3.) Magnetized Target Fusion. In MTF, a superheated plasma is created and confined magnetically, but pistons surrounding it compress the fuel inside, creating a burst of nuclear fusion in the interior. This clever hybrid approach was developed by Michel Laberge, and has successfully fused hydrogen into helium, but has not overtaken either ICF or MCF as the closest candidate to the break-even point.
Of course, the new candidate approach for a Fusion Driven Rocket is different from all of these in detail, but is worth a look.
In this approach, a magnetically confined plasma has large metal rings built around it, which are made to implode and compress the plasma, which will not only trigger a fusion reaction, but also will expel the high-energy particles in one direction, creating a fantastic amount of thrust. It is, at this point, an unproven concept, but it’s definitely worth keeping an eye on to see how it develops.
But this new possibility for nuclear fusion and a current mission to Mars are two separate issues, and should be handled totally separately. For the fusion issue, we should be working tirelessly to develop nuclear fusion; if we can make it work, we will have literally tens of thousands of years worth of clean energy, regardless of the fuel mechanism used. Yet it’s presently funded at the rate of about one billion Euros a year in the EU (and a little less than that here in the USA), which is part of the reason that fusion progress happens slowly.
On the other hand, we can be on Mars in less than a decade, if we want to. This has been true since the 1990s (at least); it just requires a sustained investment in getting there using the technology we already have. I don’t even care if it takes a reality show to get us there, the important thing is to invest in going one step at a time, and that means taking that very first step — putting a human on Mars — is maybe the most important step of all.
We have the fundamental rocket and life-support technology and the know-how, and we have thousands upon thousands of people willing to go, even if they know they’re going on a one-way trip. We have the will and we have the manpower, all we need is a sustained vision for us to get behind, and — in less than a decade — we’ll take our species’ first steps on another planet.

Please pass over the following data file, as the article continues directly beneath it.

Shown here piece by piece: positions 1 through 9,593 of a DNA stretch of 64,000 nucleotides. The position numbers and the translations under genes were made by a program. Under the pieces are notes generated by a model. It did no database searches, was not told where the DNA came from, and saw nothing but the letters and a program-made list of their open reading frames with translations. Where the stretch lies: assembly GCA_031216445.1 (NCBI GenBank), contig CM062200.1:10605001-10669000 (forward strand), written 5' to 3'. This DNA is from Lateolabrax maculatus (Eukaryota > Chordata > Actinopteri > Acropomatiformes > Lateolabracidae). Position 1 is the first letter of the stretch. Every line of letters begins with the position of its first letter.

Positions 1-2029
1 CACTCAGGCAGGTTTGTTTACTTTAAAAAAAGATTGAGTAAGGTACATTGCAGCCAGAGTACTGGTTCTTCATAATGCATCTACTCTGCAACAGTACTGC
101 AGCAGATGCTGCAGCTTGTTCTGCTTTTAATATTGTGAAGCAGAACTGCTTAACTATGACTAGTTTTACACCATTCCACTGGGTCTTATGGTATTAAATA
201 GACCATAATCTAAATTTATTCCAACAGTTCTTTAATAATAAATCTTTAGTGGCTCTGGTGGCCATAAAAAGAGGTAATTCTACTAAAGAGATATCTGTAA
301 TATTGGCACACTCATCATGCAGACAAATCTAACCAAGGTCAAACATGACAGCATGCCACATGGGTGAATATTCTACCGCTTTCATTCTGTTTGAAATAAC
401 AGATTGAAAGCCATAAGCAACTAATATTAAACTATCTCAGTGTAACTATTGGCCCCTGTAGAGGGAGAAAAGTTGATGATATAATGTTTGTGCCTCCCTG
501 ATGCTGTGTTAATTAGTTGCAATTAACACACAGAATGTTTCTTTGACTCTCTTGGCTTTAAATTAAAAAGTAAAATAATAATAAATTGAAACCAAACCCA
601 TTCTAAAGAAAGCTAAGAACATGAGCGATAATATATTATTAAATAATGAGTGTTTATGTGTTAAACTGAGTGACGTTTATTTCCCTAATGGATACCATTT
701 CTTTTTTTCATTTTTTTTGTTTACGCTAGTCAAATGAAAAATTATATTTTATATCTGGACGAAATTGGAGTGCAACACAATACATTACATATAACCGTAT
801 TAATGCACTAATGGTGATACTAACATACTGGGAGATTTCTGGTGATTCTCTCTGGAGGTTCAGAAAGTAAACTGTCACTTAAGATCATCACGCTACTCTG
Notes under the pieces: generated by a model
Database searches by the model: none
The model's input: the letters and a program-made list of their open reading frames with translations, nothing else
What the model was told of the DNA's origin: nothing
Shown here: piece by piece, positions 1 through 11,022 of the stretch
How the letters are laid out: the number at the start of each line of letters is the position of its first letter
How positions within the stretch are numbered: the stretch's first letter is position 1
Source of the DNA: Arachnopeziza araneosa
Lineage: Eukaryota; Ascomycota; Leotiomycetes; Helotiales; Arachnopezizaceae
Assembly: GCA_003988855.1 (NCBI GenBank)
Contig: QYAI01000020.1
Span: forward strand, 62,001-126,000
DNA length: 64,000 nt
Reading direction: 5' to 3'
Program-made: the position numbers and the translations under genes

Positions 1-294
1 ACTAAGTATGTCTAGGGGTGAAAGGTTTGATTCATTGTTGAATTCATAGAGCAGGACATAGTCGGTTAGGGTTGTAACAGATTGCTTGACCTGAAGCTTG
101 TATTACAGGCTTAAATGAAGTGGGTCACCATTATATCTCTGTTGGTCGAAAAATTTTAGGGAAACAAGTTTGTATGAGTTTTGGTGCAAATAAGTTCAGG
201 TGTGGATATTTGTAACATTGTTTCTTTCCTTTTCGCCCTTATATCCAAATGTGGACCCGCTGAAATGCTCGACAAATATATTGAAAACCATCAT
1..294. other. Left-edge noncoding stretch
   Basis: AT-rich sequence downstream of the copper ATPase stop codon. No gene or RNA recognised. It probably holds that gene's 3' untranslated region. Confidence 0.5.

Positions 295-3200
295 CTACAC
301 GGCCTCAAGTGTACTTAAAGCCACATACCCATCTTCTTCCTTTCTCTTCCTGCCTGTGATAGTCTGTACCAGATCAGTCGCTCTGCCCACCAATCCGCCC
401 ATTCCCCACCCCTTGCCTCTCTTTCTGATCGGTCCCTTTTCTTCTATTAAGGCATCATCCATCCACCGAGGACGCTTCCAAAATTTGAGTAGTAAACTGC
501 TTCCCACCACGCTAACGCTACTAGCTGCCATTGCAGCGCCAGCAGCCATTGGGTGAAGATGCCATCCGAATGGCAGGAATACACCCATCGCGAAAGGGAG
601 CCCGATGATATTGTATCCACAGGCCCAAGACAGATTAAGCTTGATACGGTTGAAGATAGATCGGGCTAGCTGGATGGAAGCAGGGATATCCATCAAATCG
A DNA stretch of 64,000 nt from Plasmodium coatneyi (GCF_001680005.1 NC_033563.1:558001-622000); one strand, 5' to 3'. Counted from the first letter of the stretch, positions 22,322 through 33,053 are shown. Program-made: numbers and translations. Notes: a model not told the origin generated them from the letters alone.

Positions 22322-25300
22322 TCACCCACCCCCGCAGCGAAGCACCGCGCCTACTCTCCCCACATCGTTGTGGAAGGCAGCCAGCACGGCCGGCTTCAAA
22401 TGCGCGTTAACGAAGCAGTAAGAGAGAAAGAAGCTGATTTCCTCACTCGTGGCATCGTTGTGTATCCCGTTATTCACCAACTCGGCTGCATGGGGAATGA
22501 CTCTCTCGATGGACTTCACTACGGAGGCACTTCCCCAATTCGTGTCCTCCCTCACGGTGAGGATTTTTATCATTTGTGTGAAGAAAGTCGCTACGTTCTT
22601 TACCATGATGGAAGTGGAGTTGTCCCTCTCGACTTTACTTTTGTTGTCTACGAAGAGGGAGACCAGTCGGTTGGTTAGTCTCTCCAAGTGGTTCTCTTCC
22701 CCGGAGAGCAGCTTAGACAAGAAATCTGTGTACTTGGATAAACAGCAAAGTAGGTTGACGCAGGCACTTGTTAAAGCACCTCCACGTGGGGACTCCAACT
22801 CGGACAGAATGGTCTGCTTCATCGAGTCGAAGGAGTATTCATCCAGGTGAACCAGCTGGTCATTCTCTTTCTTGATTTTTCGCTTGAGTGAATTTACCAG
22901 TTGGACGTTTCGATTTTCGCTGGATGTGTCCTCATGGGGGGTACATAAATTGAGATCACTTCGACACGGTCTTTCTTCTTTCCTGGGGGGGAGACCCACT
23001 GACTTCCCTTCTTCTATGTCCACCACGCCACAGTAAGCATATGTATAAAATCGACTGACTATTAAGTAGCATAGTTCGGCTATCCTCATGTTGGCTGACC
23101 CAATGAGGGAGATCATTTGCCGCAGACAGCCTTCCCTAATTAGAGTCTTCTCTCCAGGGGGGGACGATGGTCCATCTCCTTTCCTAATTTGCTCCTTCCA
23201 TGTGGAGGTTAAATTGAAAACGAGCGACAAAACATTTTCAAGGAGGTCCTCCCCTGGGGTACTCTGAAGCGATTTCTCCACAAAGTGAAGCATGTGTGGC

Yes, it’s fun to dream about the far future on Mars, but the important thing — if we’re at all serious about following our dreams into space — is to take the first step now, and send humans to the red planet. We should never pin our hopes of going to Mars on the development of fundamentally new technology, or it will never happen on the timescales that we want it to. We’re all longing for the stars, but on its own, longing is only going to get us so far.
We need to invest in the long-term future like it’s our only hope, while simultaneously stepping forward in the present to bring that future to reality. Whether we invest in nuclear fusion or not, we should be sending human beings to Mars. Whether we send human beings to Mars or not, we should be investing in nuclear fusion. And if-and-when we do develop and control nuclear fusion, it won’t be a quicker trip to Mars that we set our sights on, but ever farther and more remote targets. There’s a whole Universe out there, and shame on us if we choose not to explore it.
That’s my vision on a mission to Mars, that’s my vision on nuclear fusion, and that’s my vision and hope for the future of humanity in this Universe.